According to some Christian outlooks we were made for another world. Perhaps, rather, we were made for this world to recreate, reclaim, redeem, and renew unto God's future aspiration by the power of His Spirit. - R.E. Slater
Our eschatological ethos is to love. To stand with those who are oppressed. To stand against those who are oppressing. It is that simple. Love is our only calling and Christian Hope. - R.E. Slater
Secularization theory has been massively falsified. We don't live in an age of secularity. We live in an age of explosive, pervasive religiosity... an age of religious pluralism. - Peter L. Berger
Exploring the edge of life and faith in a post-everything world. - Todd Littleton
I don't need another reason to believe, your love is all around for me to see. – anon
Thou art our need; and in giving us more of thyself thou givest us all. - Khalil Gibran, Prayer XXIII
Be careful what you pretend to be. You become what you pretend to be. - Kurt Vonnegut
Religious beliefs, far from being primary, are often shaped and adjusted by our social goals. - Jim Forest
People, even more than things, need to be restored, renewed, revived, reclaimed, and redeemed; never throw out anyone. – anon
Certainly God's love has made fools of us all. - R.E. Slater
An apocalyptic Christian faith doesn't wait for Jesus to come, but for Jesus to become in our midst. - R.E. Slater
Christian belief in God begins with the cross and resurrection of Jesus, not with rational apologetics. - Eberhard Jüngel, Jürgen Moltmann
Our knowledge of God is through the 'I-Thou' encounter, not in finding God at the end of a syllogism or argument. There is a grave danger in any Christian treatment of God as an object. The God of Jesus Christ and Scripture is irreducibly subject and never made as an object, a force, a power, or a principle that can be manipulated. - Emil Brunner
Ehyeh Asher Ehyeh means "I will be that who I have yet to become." - God (Ex 3.14)
Our job is to love others without stopping to inquire whether or not they are worthy. - Thomas Merton
The church is God's world-changing social experiment of bringing unlikes and differents to the Eucharist/Communion table to share life with one another as a new kind of family. When this happens we show to the world what love, justice, peace, reconciliation, and life together is designed by God to be. The church is God's show-and-tell for the world to see how God wants us to live as a blended, global, polypluralistic family united with one will, by one Lord, and baptized by one Spirit. – anon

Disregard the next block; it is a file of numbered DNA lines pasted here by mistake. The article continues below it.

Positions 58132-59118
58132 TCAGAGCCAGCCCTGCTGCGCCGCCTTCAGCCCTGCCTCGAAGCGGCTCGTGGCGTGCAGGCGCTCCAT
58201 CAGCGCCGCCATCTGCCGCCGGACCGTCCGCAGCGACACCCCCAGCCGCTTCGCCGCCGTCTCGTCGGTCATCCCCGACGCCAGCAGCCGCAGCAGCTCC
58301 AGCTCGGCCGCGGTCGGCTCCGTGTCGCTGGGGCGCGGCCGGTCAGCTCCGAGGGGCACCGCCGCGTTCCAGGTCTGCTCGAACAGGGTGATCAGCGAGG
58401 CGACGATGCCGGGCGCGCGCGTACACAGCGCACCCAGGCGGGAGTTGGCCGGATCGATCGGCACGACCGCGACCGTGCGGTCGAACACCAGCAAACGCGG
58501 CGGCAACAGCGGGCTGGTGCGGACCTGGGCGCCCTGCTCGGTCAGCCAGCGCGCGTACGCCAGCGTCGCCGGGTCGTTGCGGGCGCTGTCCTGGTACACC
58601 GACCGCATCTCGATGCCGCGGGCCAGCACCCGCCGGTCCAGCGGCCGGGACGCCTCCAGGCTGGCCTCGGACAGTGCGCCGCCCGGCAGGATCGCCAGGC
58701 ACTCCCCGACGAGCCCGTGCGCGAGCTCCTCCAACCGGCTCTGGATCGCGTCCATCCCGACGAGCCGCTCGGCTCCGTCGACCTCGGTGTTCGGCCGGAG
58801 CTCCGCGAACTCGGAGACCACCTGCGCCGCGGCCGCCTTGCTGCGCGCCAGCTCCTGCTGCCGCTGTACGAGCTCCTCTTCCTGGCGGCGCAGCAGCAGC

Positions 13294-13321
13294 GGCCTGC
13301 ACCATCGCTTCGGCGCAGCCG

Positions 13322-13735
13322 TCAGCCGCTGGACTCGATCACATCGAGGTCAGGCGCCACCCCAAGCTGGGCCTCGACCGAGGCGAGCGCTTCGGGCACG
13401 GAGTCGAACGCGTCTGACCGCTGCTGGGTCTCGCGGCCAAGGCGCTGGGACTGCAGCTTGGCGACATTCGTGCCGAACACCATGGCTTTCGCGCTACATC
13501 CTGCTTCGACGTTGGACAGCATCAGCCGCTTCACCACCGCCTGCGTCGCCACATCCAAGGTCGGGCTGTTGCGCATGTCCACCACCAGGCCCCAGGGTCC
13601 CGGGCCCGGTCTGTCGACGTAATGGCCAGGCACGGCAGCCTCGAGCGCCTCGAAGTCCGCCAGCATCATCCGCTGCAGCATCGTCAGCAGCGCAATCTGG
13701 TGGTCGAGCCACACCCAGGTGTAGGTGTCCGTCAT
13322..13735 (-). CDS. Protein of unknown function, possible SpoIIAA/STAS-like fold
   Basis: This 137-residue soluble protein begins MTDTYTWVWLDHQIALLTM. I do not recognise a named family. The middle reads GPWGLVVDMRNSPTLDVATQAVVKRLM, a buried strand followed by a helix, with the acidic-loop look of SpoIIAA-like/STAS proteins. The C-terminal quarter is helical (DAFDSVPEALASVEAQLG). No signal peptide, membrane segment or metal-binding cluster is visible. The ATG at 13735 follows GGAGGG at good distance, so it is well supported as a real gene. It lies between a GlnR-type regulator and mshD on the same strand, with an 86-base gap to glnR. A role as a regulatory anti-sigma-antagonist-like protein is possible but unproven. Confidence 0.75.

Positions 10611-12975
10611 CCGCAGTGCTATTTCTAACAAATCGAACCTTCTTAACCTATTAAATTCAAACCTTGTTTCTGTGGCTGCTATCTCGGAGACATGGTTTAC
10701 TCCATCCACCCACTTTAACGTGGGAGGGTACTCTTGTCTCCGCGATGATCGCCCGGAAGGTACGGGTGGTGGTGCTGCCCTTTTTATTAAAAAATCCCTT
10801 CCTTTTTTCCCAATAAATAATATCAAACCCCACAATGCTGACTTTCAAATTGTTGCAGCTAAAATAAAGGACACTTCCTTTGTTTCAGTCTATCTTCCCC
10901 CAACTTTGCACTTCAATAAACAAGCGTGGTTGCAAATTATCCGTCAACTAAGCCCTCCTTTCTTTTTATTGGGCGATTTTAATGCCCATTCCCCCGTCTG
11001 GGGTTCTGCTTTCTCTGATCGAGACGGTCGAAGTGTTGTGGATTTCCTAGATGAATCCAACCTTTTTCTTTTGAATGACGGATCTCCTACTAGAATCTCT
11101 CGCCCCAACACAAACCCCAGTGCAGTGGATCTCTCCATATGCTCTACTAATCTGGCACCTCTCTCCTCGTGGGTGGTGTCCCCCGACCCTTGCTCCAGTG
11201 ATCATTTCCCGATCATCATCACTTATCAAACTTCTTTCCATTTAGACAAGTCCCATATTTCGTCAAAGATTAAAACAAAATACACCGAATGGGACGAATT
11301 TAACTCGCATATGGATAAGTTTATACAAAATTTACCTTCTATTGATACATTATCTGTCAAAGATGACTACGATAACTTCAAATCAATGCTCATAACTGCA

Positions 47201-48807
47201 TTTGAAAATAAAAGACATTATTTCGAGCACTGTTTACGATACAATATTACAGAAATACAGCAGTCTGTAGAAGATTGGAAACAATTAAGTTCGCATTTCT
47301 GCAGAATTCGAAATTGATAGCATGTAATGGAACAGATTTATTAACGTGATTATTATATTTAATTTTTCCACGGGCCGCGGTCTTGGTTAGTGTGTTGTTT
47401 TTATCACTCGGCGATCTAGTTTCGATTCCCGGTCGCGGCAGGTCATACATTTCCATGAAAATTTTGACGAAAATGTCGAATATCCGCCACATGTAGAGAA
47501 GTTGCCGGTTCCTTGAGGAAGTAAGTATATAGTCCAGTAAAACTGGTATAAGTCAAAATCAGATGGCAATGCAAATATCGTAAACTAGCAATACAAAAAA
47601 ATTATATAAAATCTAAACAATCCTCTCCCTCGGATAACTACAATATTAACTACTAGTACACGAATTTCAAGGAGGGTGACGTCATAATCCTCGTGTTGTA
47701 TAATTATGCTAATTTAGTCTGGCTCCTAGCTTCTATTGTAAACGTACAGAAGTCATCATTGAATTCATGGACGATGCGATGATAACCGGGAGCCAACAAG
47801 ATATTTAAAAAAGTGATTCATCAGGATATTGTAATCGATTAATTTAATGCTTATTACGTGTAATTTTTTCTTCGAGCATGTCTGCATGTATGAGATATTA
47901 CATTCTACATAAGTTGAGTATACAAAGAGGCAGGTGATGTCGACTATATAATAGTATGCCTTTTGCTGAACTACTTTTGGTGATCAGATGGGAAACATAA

The cross that is planted at the heart of the history of the world cannot be uprooted. - Jacques Ellul
The Unity in whose loving presence the universe unfolds is inside each person as a call to welcome the stranger, protect animals and the earth, respect the dignity of each person, think new thoughts, and help bring about ecological civilizations. - John Cobb & Farhan A. Shah
If you board the wrong train it is of no use running along the corridors of the train in the other direction. - Dietrich Bonhoeffer
God's justice is restorative rather than punitive; His discipline is merciful rather than punishing; His power is made perfect in weakness; and His grace is sufficient for all. – anon
Our little [biblical] systems have their day; they have their day and cease to be. They are but broken lights of Thee, and Thou, O God art more than they. - Alfred Lord Tennyson
We can’t control God; God is uncontrollable. God can’t control us; God’s love is uncontrolling! - Thomas Jay Oord
Life in perspective but always in process... as we are relational beings in process to one another so life events are in process in relation to each event... as God is to Self, is to world, is to us... like Father, like sons and daughters, like events... life in process yet always in perspective. - R.E. Slater

Tuesday, July 1, 2014

Transparent Moments of Scholarship when a Theologian Must Either Stay or Change, Part 4 - Daniel Kirk

Daniel Kirk

“AHA” moments: biblical scholars tell their stories (3): Daniel Kirk
June 30, 2014

Today’s “aha” moment is brought you by Daniel Kirk, associate professor of New Testament at Fuller Theological Seminary, where he has taught since 2008. When he’s not watching a Coen Brothers movie, Kirk blogs at Storied Theology (“telling the story of a story-bound God”). His has written Jesus Have I Loved, but Paul?: A Narrative Approach to the Problem of Pauline Christianity and Unlocking Romans: Resurrection and the Justification of God. His current project is a volume on early Christology in a Jewish matrix to be published by Eerdmans.

Kirk’s aha moment concerns the resurrection accounts of Christ.


Each summer during college, I worked at Christian summer camp. No, it wasn’t pretty. The other counselors called me “the enforcer” because I was so hung up on everyone keeping the camp rules.

But I digress.

One year they let me teach sailing. Since I was not the true sailing instructor, this mostly meant that I sat on the shore and shouted encouraging words at anyone who hadn’t managed to get their Sunfish out of the cove.

In other words, I sat there on the shore for about three hours a day with nothing to do.